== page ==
How to Close Your Quarter and Hit Plan: Sales War Rooms

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I recently participated in establishing a Sales War Room at a portfolio company of ours, and it reminded me of how often it was a difference-maker in hitting Plan. We ran them back at Merced Systems, where we closed nearly 50% of our bookings in the last six weeks of the year, and a shockingly large amount in the final two weeks. It was a period of focus with little margin for error. We needed to ensure balls weren’t flying between racquets and everyone knew their role in key deals, and on their deal teams.

What we needed was a program of intense intel gathering, team communication, prioritization of actions, and sharing of what’s working and failing. Cycle times had to be short — nearly immediate. There’s no better system I know than getting all the key people in a room, every day, sharing learnings, debating options, and forcing decisions. This is a War Room.

When You Need a Sales War Room

If you’re considering establishing a war room, the first question to ask is whether you actually need one. War Rooms are not the same as ordinary deal reviews or weekly commit calls. You should be doing those, of course, and have a model, cadence and culture for how AEs present their opportunities, score them, forecast them, and ask for company resources to help close deals. The War Room is the venue for all of that, only magnified, and a lot more. Here are the telltale signs that you need one:

  1. Your normal process is failing to bring enough urgency or alignment to the task of making plan.
  2. You have a concern that your AEs and deal teams don’t have command of the most effective moves — this is useful for recently ramped teams, or in situations where you have performance issues but don’t have time to make bigger changes.
  3. You’re in a very competitive market where up-to-the-minute intelligence on tactics and competitor actions need to get shared in real-time so deal teams can respond quickly.

As an aside, should you even call it a War Room? Some people like the term because it invokes the urgency of battle with team members aligned in a vital, shared cause. Think the Churchill War Rooms underground in Westminster (go see them if you have the opportunity). Some people dislike the term. Business obviously isn’t war and you don’t want to trivialize the job of real soldiers. Also, military terminology can overdramatize work situations, or put some team members off. But the term is basically a convention to help people from different company backgrounds rally around a common challenge and contribute their ideas. So by no means do you need to call it a War Room. If “Deal Room” or some other terminology works better for you, go with that.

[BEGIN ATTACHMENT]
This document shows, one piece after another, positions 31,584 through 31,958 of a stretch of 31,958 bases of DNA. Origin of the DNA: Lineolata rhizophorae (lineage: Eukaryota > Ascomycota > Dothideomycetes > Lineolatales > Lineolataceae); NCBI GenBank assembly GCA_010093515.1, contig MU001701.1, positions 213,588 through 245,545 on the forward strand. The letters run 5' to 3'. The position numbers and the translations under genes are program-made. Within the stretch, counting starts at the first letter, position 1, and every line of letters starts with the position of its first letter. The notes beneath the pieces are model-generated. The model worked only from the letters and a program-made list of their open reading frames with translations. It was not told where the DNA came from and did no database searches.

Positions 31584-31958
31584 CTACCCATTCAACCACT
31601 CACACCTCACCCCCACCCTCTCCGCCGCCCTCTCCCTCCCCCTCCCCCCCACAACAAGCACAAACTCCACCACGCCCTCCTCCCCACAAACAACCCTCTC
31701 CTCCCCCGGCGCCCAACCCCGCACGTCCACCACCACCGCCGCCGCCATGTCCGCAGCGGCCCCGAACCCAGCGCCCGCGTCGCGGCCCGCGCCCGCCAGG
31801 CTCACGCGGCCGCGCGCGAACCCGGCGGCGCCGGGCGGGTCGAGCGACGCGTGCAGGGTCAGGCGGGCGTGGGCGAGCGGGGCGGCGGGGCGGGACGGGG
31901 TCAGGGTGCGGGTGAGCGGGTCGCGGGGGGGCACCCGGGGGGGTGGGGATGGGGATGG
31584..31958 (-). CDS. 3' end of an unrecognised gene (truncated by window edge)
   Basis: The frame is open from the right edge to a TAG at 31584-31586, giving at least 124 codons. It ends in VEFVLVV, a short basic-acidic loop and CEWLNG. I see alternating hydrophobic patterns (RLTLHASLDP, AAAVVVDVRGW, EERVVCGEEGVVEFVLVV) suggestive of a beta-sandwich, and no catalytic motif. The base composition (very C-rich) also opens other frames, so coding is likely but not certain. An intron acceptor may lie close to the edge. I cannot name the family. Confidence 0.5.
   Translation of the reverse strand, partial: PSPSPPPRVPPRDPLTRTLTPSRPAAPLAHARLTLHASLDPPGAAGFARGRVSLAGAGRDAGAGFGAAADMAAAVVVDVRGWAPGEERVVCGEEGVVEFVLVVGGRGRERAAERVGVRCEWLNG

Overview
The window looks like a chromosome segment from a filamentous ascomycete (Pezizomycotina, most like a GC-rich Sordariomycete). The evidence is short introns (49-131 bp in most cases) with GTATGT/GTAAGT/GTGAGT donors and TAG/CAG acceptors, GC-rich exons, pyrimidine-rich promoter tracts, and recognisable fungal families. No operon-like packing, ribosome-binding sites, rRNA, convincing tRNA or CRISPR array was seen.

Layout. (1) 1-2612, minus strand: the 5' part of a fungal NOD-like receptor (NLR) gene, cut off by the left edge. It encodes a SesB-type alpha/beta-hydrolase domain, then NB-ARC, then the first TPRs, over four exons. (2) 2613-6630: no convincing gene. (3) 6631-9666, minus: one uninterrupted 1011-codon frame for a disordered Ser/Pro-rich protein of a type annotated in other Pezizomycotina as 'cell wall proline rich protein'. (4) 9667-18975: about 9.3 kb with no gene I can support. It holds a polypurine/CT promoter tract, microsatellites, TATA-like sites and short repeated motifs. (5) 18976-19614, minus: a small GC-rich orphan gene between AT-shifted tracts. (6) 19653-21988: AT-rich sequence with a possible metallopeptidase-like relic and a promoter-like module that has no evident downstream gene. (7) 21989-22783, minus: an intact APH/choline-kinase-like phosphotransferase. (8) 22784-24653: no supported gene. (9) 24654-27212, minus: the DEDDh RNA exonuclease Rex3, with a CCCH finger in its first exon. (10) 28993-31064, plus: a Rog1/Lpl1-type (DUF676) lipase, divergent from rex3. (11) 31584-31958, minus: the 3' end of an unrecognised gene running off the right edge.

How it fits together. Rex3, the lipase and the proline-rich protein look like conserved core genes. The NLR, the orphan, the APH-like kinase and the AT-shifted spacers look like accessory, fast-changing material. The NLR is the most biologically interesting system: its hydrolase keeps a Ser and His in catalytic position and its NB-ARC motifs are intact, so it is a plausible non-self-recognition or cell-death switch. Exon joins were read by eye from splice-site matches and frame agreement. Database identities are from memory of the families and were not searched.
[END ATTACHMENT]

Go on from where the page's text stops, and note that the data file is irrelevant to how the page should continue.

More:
How to Structure For Success

Start by being crystal clear about your objectives. Maybe you want to prioritize the top three deals so they get disproportionate attention. Perhaps you prefer to begin each day by reviewing the most current intel on your top two competitors and their deal positioning. However you choose to proceed, avoid ambiguity at all cost. Start every session with a statement laying out the team’s objectives. Clarity will keep everyone on track so you don’t waste time.

Next, decide on structure of the war room. This will include:

  • Attendees— sales, product, marketing, CS, Execs. I recommend starting with a larger group for first few days to set process, and then decide on who needs to attend every session, and who should be on call. This will depend on your selling model, how many people are interacting with the prospect, and who will have daily responsibilities. There should be consistent attendance by the players.
  • Target deal list. Use your scoring method to rank the top deals to be discussed, their size, likelihood of close, current state, blockers/objections, proposed tactics and moves, and expected competitor activity. The more context, the better.